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SAN FRANCISCO -- (Mealey's) A California appeals court has affirmed an $8 million judgment to a seaman who blamed benzene exposure aboard oil tankers for the loss of a kidney to cancer, saying Feb. 18 that scientific certainty is not required for a toxic tort plaintiff to prevail (Mack Shelby v. SeaRiver Maritime Inc., No. A122449, Calif. App., 1st Dist., Div. 3).
Able-bodied seaman Mack Shelby was exposed to significant amounts of benzene vapors during his work during 17 years of service aboard SeaRiver Maritime Inc. tankers carrying crude oil from Alaskan fields to California refineries, particularly while topping off tanks and measuring their contents and when pressure-relief valves would release petroleum vapors into the vessels, the First District California Court of Appeal, Division 3, panel said. Whether benzene can cause kidney cancer is controversial, the panel said, but the opinions of Shelby's expert, Dr. Nelson Avery, and the studies upon which he relied, were admissible. Avery, a board-certified specialist in internal medicine, occupational medicine and medical toxicology, testified at Shelby's 2008 trial.
"[W]e . . . find noteworthy that SeaRiver does not challenge the underlying trustworthiness of any of the studies relied upon [by] Dr. Avery, much less his qualifications to interpret their contents or to assess their relevance," the panel said. "Rather, SeaRiver claims Dr. Avery's reliance on these studies was unreasonable because of the overall lack of consensus in the scientific community regarding benzene's relationship to kidney cancer. However, California law does not require absolute consensus among scientists as a prerequisite for recognizing a causal link."
"Ultimately, the fact that other peer-reviewed studies reach contrary conclusions, call for further research, or were conducted under circumstances in certain ways distinguishable from those at hand, does not render an expert opinion speculative or baseless," the panel said. "Rather, these facts are relevant to the probative weight of the opinion, which remains a matter for the jury rather than this court."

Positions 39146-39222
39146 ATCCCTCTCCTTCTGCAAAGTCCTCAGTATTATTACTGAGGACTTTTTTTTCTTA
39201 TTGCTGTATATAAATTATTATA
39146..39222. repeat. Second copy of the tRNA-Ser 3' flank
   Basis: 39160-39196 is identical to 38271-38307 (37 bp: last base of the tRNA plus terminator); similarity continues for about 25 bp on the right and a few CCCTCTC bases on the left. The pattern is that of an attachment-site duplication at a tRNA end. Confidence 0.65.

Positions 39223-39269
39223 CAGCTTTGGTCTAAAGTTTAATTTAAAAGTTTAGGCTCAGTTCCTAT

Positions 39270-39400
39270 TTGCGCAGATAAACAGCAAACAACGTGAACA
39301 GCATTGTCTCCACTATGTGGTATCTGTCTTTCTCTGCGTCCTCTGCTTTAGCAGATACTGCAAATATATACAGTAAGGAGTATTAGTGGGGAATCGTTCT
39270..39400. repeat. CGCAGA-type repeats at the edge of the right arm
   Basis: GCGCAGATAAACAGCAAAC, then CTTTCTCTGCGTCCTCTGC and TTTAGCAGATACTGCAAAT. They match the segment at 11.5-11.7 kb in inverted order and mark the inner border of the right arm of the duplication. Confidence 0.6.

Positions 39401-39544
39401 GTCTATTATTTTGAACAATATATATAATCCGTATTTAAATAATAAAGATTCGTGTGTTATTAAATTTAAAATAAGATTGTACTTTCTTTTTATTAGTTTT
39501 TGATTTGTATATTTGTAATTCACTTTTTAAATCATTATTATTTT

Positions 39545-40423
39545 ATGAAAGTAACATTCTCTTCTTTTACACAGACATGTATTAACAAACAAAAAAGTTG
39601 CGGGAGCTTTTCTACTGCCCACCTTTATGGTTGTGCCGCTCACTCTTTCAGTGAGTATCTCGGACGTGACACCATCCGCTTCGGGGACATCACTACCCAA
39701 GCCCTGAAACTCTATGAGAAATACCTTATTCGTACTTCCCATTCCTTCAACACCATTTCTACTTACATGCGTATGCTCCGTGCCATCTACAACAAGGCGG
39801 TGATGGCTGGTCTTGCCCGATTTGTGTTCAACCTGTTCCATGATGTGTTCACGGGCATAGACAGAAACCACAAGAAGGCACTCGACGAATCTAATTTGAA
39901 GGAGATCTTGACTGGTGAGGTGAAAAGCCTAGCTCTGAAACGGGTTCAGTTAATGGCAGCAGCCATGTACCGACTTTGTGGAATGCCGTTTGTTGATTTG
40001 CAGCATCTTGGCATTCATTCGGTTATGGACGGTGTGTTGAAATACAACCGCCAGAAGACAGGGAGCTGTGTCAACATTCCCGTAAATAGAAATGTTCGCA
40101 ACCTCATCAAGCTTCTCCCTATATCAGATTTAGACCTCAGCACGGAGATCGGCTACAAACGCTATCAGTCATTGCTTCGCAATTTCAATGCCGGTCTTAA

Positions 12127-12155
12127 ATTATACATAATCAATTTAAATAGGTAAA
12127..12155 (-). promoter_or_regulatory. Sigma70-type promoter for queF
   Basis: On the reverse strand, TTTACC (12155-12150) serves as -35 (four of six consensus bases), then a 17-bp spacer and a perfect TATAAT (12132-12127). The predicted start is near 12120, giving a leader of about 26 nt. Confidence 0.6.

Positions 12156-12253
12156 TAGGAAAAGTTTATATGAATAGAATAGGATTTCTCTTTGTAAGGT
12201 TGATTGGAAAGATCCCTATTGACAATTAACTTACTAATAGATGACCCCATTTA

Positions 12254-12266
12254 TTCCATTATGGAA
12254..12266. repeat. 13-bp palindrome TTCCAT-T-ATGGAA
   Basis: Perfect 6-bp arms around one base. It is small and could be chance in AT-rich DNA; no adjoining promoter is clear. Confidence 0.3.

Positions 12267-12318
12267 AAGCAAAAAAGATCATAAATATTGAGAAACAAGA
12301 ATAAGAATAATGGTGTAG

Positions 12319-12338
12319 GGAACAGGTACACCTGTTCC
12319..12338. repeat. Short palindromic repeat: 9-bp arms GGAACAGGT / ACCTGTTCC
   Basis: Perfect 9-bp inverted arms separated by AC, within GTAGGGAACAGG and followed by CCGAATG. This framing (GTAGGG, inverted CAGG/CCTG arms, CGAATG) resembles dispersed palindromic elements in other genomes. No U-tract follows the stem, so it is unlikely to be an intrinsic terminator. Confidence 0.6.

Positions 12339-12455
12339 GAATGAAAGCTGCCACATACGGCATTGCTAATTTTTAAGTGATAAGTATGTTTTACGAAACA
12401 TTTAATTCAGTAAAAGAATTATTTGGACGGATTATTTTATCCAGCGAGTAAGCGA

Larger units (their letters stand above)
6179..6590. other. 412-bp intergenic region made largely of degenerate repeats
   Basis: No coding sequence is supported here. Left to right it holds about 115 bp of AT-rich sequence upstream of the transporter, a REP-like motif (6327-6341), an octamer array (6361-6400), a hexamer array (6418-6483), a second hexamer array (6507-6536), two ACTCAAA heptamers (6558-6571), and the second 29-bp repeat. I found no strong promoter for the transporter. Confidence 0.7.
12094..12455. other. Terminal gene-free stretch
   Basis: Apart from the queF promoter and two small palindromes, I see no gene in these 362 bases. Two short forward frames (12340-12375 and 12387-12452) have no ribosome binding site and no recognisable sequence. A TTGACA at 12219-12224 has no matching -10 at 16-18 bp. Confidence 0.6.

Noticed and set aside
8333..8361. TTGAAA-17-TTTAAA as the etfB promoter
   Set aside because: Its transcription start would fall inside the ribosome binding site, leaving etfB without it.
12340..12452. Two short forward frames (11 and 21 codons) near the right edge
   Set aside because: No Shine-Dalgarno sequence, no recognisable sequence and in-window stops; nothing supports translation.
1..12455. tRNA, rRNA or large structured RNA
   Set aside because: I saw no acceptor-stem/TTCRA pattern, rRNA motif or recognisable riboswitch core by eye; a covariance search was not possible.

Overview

SeaRiver's own internal studies and medical monitoring of the plaintiff supported evidence for his exposure, the panel said. In 1998, the panel said, his medical records indicated declines in his blood cell counts. His white blood cell count dropped from 9,500 to 6,300, and his platelet count dropped from 480,000 to 284,000, the panel said. On retesting, however, his counts improved and he was authorized to continue working. He was diagnosed with kidney cancer in 2003 and in 2006 brought suit the San Francisco County Superior Court, as a "seaman" under the Jones Act, 46 U.S. Code Section 30104.
The opinion was by Justice Martin J. Jenkins, with Presiding Justice William R. McGuiness and Justice Sandra Lynn Margulies concurring.
[Editor's Note: Full coverage will be in the February issue of Mealey's Litigation Report: Benzene. In the meantime, the opinion is available at www.mealeysonline.com or by calling the Customer Support Department at 1-800-833-9844. Document #83-110223-010Z. For all of your legal news needs, please visit www.lexisnexis.com/mealeys.]
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